The Commonwealth of Massachusetts has been participating in cooperative water resource planning efforts with the United States Geological Survey (USGS) since 1909. The USGS is the leading national scientific authority on streamflow and groundwater resources and is recognized as an objective source of data and analyses. Since 1979, the Massachusetts Department of Conservation and Recreation's Office of Water Resources (OWR) has been responsible for continuing this cooperative program on behalf of the Massachusetts Water Resources Commission (WRC). The OWR cooperative program splits project costs with the USGS using state bond funds. The program provides the Commonwealth with several important services described below.

Stream Gages

The cooperative program funds stream gaging at 88 sites across the state. River flow is continuously measured and the data is reported every fifteen minutes with most records going back 50 years and some close to 100 years. This data is used by consultants performing environmental studies, regulators for managing watersheds, watershed associations for understanding the characteristics of the rivers, the Massachusetts Department of Environmental Protection for use with water quality sampling and permit conditioning and the National Weather Service and the Massachusetts Emergency Management Agency for providing early warning for public safety during floods.

Observation Wells

The cooperative program funds a network of 95 observation wells across the state. These wells are monitored monthly and reported on the internet (link to Ground water elevations are critical information for Boards of Health performing septic system inspections, environmental and public safety agencies monitoring drought conditions and consultants undertaking water resource engineering studies.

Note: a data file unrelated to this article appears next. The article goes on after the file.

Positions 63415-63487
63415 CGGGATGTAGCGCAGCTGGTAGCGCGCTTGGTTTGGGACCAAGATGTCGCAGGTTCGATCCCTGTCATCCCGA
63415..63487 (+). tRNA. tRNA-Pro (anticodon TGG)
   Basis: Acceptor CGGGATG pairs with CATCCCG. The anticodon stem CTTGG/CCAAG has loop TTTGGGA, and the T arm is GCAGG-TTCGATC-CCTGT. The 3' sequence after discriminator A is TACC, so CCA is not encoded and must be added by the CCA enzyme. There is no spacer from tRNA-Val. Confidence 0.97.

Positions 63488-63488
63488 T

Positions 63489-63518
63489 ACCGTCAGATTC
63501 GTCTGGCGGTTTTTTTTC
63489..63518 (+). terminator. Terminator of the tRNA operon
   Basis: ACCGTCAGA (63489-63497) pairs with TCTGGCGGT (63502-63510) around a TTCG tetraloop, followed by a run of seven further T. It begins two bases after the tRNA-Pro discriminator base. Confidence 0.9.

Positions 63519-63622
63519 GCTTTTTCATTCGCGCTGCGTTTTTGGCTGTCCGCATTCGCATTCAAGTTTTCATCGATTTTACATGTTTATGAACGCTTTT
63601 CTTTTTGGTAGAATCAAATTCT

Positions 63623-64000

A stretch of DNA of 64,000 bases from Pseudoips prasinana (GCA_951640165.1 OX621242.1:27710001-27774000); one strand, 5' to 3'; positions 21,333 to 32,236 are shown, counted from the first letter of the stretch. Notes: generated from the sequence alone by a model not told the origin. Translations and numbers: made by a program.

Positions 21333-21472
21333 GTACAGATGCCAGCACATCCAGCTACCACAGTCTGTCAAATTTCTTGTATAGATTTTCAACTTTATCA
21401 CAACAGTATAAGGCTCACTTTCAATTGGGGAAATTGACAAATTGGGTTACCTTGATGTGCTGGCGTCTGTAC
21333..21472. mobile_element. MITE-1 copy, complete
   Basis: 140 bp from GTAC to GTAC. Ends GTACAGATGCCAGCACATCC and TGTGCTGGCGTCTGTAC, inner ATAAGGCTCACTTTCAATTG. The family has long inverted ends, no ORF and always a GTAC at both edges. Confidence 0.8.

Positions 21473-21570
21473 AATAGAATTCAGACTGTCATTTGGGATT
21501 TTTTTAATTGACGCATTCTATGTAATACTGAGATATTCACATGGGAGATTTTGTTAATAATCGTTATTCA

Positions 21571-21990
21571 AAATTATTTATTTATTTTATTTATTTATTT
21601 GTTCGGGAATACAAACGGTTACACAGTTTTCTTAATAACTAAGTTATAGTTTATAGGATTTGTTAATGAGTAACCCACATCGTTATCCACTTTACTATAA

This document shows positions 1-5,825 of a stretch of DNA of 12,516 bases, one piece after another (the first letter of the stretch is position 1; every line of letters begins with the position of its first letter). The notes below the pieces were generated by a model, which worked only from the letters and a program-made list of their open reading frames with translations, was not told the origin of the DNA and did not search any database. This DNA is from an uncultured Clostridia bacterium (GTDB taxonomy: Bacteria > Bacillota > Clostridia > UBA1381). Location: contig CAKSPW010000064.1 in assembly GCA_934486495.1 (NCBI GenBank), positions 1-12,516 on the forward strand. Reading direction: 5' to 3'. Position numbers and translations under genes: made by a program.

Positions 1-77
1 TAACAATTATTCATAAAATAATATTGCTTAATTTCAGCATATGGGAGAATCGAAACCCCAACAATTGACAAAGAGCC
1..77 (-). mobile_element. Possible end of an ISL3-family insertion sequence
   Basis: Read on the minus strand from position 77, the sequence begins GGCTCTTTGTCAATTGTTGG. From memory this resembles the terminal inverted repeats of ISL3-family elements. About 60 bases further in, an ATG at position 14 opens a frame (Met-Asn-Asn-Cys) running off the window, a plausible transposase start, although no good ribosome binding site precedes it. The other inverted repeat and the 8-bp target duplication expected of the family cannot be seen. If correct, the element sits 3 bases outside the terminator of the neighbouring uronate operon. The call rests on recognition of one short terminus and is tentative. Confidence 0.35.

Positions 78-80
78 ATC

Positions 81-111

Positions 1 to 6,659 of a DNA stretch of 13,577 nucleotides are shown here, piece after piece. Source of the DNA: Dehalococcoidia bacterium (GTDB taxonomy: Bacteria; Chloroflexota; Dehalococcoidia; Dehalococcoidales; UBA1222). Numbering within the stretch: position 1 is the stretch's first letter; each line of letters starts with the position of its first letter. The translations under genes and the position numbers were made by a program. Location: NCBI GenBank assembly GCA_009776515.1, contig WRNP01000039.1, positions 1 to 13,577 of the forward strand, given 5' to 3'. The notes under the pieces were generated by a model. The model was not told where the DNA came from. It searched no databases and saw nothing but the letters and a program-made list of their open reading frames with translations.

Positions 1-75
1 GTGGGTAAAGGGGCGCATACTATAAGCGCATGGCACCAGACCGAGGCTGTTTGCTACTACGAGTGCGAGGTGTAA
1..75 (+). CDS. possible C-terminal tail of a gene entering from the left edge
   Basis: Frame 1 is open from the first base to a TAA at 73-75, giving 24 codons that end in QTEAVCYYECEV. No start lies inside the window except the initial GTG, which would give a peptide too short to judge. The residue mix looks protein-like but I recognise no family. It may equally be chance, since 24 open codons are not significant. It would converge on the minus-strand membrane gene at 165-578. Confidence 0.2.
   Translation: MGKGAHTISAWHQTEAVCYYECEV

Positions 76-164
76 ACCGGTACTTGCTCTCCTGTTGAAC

Aquifer and Watershed Studies

The cooperative program funds aquifer and watershed studies developed and used by communities and watershed organizations to plan for new water supplies and effective water resources management. This program resulted in the Hydrologic Atlas publications, which mapped aquifers statewide. Models developed for theses projects are provided directly to watershed associations, communities and the public for use in water supply and wastewater planning. These models are also used by environmental agencies to look at local, long term and cumulative impacts of proposed water supply and wastewater projects.

Examples of Projects Completed Through the Program

  • Precipitation-Runoff Model for Analysis of the Effects of Water Withdrawals on Streamflow, Ipswich River Basin, MA
    The Ipswich River model is used by state agencies, the Ipswich River Watershed Association, water suppliers and their consultants to analyze water use, impacts of increasing impervious surfaces, basin inflow/outflow calculations and development of reservoir safe yield.
  • Fishing at Walden Pond in the SuAsCo watershed
    W alden Pond
    A study of Walden Pond in Concord, MA was completed to determine the potential for water quality degradation at this valuable state resource. Potential pollution sources, such as a nearby landfill and septic systems were evaluated allowing DCR to develop a plan for protection of the pond.
  • Aquatic Habitat Study
    The Aquatic Habitat Study resulted in studies that identified streamflow factors that are significant to fisheries habitat. Two reports on this subject have been completed: August Median Streamflow, 1997 and Relations Between Discharge and Wetted Perimeter, 1998. This is an ongoing study, which continues to develop methods for protecting fisheries habitat. Protection of aquatic habitat is the biggest and most complex issue facing environmental agencies evaluating proposed water development projects.
  • Streamflow Statistics Estimation Program
    This program allows anyone to determine the contributing watershed, slope, aquifer area and flows for any point on any gaged or ungaged river or stream in Massachusetts. This information which is required to evaluate all environmental projects used to take weeks to do by hand. It is now done in minutes via a computer program available free of charge via the internet (link to

Publications and Mapping Resources

This information provided by the Water Resource Commission